Productivity isn’t about “getting stuff done.” It’s about getting stuff done with purpose.

You can always tell the level of interest students have. It can be used to help you measure productivity levels:

  • Are students focused and engaged?
  • Are they happy and attentive?
  • Are they asking deep, meaningful questions?
  • Are they excited about showing the results of their work?
  • Are they talking about their work with peers and parents?
  • Are they challenging themselves and each other to improve?

These are all traits of a productive classroom. Granted, there’s no specific formula for higher productivity. You can, however, use critical observation to decide what approach you could use

1. Build a Safe Space

Everyone deserves the chance to learn in a supportive environment. This applies to both intellectual and emotional classroom elements. Any classroom should make every student feel welcome. Maybe this means a time for peer-to-peer orientation. You can give students time to get to know each other and connect personally.

It could also mean creating a class mission statement of some kind. The focus of this would be things like:

  • We always support each other in and out of class
  • We always encourage each other and remain kind
  • We are a judgement-free classroom where all are welcome
  • We show we care by setting an example for the whole school

Begin learning adventures with the notion that learning is meant to be enjoyable. Part of this is creating a comfortable and supportive classroom. Anything that impacts a student positively in your classroom will help boost their productivity. Take some pointers from Brian Van Dyck, a middle school teacher in Santa Cruz.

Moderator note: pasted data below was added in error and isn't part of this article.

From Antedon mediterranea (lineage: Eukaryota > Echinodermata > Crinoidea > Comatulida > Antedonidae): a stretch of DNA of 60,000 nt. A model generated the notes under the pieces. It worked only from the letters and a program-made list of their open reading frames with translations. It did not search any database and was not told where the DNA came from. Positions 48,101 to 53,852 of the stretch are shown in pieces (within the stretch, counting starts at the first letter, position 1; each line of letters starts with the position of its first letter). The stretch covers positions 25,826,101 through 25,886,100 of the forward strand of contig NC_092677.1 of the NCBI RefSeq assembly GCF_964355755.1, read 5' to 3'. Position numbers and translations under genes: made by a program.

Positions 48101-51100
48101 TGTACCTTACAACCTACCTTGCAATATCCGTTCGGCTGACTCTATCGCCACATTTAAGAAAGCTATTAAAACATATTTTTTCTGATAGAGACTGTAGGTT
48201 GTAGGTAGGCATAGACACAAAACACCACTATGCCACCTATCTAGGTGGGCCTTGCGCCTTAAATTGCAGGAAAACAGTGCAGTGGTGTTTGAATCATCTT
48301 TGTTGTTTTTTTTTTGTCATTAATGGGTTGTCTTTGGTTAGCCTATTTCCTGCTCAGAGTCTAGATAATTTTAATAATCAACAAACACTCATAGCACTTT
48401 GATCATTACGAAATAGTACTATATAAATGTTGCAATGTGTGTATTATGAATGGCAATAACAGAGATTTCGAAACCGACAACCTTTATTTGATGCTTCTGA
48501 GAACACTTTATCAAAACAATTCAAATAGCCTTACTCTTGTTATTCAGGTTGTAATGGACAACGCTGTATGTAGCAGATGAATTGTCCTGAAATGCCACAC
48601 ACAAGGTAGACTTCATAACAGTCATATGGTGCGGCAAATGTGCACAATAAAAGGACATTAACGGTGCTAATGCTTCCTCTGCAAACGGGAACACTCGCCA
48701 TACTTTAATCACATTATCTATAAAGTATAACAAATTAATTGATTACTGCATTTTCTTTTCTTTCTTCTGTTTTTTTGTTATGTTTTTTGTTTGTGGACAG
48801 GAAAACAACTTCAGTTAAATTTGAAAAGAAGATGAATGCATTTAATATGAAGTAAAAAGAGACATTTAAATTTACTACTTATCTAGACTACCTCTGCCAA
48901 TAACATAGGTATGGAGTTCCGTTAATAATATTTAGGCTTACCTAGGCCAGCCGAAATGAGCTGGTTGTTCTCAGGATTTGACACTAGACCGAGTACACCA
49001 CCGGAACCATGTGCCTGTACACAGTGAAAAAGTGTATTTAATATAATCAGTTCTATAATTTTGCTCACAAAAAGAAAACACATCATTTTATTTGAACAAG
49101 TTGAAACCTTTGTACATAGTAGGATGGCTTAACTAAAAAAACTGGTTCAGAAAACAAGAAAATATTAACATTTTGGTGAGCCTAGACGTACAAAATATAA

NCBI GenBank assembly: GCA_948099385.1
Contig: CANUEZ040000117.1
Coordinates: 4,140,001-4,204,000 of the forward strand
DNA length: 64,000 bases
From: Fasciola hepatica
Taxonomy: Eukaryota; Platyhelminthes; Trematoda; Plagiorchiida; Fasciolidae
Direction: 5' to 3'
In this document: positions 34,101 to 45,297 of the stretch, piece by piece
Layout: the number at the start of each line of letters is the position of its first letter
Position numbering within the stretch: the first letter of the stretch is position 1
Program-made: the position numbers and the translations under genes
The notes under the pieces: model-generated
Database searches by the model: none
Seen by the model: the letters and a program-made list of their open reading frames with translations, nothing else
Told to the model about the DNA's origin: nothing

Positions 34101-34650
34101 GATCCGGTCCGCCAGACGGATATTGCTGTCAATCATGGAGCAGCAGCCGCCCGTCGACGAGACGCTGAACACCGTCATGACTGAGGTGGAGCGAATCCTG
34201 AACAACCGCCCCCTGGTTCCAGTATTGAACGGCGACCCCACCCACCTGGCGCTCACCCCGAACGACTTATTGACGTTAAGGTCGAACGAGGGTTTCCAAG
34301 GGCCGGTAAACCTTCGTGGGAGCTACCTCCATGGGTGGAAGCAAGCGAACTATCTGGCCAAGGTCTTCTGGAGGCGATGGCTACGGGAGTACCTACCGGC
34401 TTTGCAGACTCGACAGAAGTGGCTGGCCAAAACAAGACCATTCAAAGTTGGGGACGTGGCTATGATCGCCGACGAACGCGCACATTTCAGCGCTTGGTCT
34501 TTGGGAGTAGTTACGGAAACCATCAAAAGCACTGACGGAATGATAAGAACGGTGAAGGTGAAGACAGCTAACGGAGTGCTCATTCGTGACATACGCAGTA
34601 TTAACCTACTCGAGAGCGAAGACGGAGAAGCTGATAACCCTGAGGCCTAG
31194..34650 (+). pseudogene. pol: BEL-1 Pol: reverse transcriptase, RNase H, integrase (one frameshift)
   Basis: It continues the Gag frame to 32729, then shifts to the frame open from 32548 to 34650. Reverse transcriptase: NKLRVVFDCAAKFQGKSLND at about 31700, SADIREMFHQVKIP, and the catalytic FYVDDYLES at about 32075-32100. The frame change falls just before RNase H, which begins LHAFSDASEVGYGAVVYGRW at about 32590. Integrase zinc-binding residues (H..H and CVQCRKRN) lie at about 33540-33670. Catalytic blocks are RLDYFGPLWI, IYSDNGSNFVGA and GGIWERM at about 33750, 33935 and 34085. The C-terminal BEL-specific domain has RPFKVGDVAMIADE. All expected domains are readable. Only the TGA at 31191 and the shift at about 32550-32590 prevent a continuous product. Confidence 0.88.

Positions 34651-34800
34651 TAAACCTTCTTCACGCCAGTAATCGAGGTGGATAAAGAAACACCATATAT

2. Give Students a Say

Students are no different from anyone else. They like to know their opinions count for something. Letting students weigh in on how to use their class time can be valuable to fostering a productivity mindset. Don’t worry, this approach doesn’t mean they’ll waste time without supervision. You can do this while still keeping the structured direction central to any classroom. Open with questions geared toward productivity with breathing room:

Open with questions geared toward productivity with breathing room:

  • How do you feel your time would best be spent on today’s work/assignment?
  • What’s the one part of (insert project here) that you feel you need to focus on?
  • If you’re ahead, how can you help someone else with today’s work?
  • What do you think should be done first, and last?

Obviously, you as the teacher have the final say. That said, some heartfelt answers from students can help you choose how best to spend the class time.

3. Focus on Guiding Questions

As the work begins or continues, keep them thinking. Our modern students love to be challenged. Keep them guessing and thinking by asking about their projects. Show an interest in what they’re doing.

  • Why did they choose to approach the project this way?
  • What speaks to them about it?
  • If they’re stuck, how can they switch direction?
  • Do they feel there is any way they can make it even better?

4. Always Be Available